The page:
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Litigation Review: Gil vs. Winn-Dixie Stores, Inc.

  • September 11, 2018
  • /   Renea Dumas
  • /   learningcenter
The words

 In what is believed to be the first ruling of its kind, an ADA website lawsuit went to trial and on June 12, 2017, the plaintiff, Juan Gil, won.

Like most people, Juan Carlos Gil uses the internet to access information and engage in the daily activities of the digital world—which include shopping, paying bills, and entertainment. Mr. Gil is also permanently visually impaired.

In 2016, Juan Gil, a frequent shopper at Winn-Dixie stores, attempted to access the Winn-Dixie website using his assistive technology (AT) known as screen reader software on his laptop. He claimed that the site was not accessible to this technology, so he was unable to interact with it to do things other users could like refilling his prescriptions or getting coupons from the website without having to ask a person with vision to find and/or get the coupon for him.

At the time that Mr. Gil attempted to access the Winn-Dixie Stores website, there was no ADA policy, nor any accessibility notices published on the site. On July 12, 2016, Juan Gil filed a lawsuit against Winn-Dixie for violating his civil rights under the Americans with Disabilities Act (ADA).

Winn-Dixie moved to have the case dismissed claiming websites were not covered under title III of the ADA because they are not physical places. This motion was denied by US District Judge Robert Scola who reasoned that “the ADA does not merely requir[e] physical access to a place of public accommodation. Rather, the ADA requires that disabled individuals be provided ‘full and equal enjoyment of the goods, services, facilities privileges, advantages, or accommodations of any place of public accommodation.’” 

 This unprecedented case garnered the attention of the US Department of Justice (DOJ), who was not a party in the lawsuit, to file a Statement of Interest in support of the plaintiff.  This statement affirmed that “Title III applies to discrimination in the goods and services ‘of’ a place of public accommodation, rather than being limited to those goods and services provided ‘at’ or ‘in’ a place of public accommodation.” Additionally, the DOJ contended that the application of Title III to Winn-Dixie’s website was consistent with all other court decision that had previously addressed the coverage of websites with a nexus to a brick and mortar location. The Justice Department went on to say that even websites with no link or nexus to a brick and mortar location, are covered under title III of the ADA.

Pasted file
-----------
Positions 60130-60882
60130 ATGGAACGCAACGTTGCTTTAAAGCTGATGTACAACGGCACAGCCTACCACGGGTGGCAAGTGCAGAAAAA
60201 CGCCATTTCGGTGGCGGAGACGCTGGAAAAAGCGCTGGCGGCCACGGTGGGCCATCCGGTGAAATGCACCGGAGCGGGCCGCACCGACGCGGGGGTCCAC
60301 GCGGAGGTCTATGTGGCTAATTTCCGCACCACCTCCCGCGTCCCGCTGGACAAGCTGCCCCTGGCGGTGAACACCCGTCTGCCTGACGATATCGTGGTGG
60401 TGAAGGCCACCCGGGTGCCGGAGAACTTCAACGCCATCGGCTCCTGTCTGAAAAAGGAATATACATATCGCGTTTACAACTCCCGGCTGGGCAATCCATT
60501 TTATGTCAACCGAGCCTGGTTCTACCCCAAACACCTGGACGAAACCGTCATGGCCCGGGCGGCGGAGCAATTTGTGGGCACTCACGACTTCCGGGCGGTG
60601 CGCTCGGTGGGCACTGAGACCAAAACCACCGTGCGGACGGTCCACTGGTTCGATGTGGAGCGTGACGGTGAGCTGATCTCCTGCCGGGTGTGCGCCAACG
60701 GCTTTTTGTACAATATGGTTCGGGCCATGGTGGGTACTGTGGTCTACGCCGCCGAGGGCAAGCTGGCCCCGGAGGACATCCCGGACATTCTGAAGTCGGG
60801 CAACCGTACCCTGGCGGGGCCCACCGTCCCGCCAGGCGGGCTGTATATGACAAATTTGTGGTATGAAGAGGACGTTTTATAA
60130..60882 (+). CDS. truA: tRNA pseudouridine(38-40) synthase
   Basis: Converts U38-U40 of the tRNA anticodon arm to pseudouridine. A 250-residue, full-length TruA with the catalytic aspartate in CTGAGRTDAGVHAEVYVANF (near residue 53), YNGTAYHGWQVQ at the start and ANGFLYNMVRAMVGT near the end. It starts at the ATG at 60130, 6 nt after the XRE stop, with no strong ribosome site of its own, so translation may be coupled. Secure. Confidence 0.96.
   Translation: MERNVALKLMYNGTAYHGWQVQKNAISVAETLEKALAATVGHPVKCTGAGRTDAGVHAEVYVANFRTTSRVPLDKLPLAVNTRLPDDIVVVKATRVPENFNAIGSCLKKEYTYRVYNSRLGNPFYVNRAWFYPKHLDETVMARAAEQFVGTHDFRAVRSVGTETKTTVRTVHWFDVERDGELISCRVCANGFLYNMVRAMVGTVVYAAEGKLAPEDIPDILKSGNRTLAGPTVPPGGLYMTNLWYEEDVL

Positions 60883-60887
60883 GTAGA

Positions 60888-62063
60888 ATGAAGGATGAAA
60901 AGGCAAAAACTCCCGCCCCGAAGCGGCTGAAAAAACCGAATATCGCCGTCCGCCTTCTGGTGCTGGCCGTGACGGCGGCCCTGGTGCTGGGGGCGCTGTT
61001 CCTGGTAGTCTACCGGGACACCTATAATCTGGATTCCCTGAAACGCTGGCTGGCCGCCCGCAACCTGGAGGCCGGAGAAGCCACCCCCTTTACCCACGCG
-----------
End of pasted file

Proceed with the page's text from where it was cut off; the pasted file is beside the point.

Winn-Dixie adamantly objected to the DOJ’s involvement and motioned to strike the statement of interest. The Southern District of Florida judge also rejected this objection.

In the June 2017 ruling, Judge Scola wrote that[the] Court need not decide whether Winn-Dixie’s website is a public accommodation in and of itself, because the factual findings demonstrate that the website is heavily integrated with Winn-Dixie’s physical store locations and operates as a gateway to the physical stores locations…[and] Winn-Dixie has violated the ADA because the inaccessibility of its website has denied Gil the full and equal enjoyment of the goods, services, facilities, privileges, advantages, or accommodations that Winn-Dixie offers its sighted customers.”

 This ruling meant that (1) Winn-Dixie’s website was considered a “place of a public accommodation” under the ADA and (2) based on the testimony of Juan Carlos Gil and his accompanying expert, the website was in fact, not accessible.

 The court awarded injunctive relief and “reasonable” attorneys’ fees. Included in the injunctive relief was a requirement that Winn-Dixie Stores would implement and maintain a website accessibility policy that ensures its site and any linked third-party vendors to the website will conform to the Web Content Accessibility Guidelines (WCAG) 2.0.  Winn-Dixie was also ordered to place a statement regarding its website accessibility policy on its homepage, ensure that all employees who write code or develop programs received accessibility training, and would continually test its website for any occurrence of nonconformance with the ADA every three months for the next three years.

Note: This posting is intended for informational purposes only and does not constitute legal advice.

 If your website needs an accessibility solution, please visit adotpro.com or contact a member of our team for additional information. 


Bloomberg Law, https://www.bloomberglaw.com/public/desktop/document/GilvWinnDixieStoresInc257FSupp3d13402013ILRC2035SDFla2017CourtOpi?1534532881

ADA.gov, Winn Dixie Stores, Inc., https://www.ada.gov/briefs/winn_dixie_soi.docx

US Government Publishing Office, 16-23020 - GIL V. WINN DIXIE STORES, INC., https://www.gpo.gov/fdsys/pkg/USCOURTS-flsd-1_16-cv-23020

The National Law Review, Cautionary Ruling for Website Accessibility: Gil v. Winn-Dixie Stores, https://www.natlawreview.com/article/cautionary-ruling-website-accessibility-gil-v-winn-dixie-stores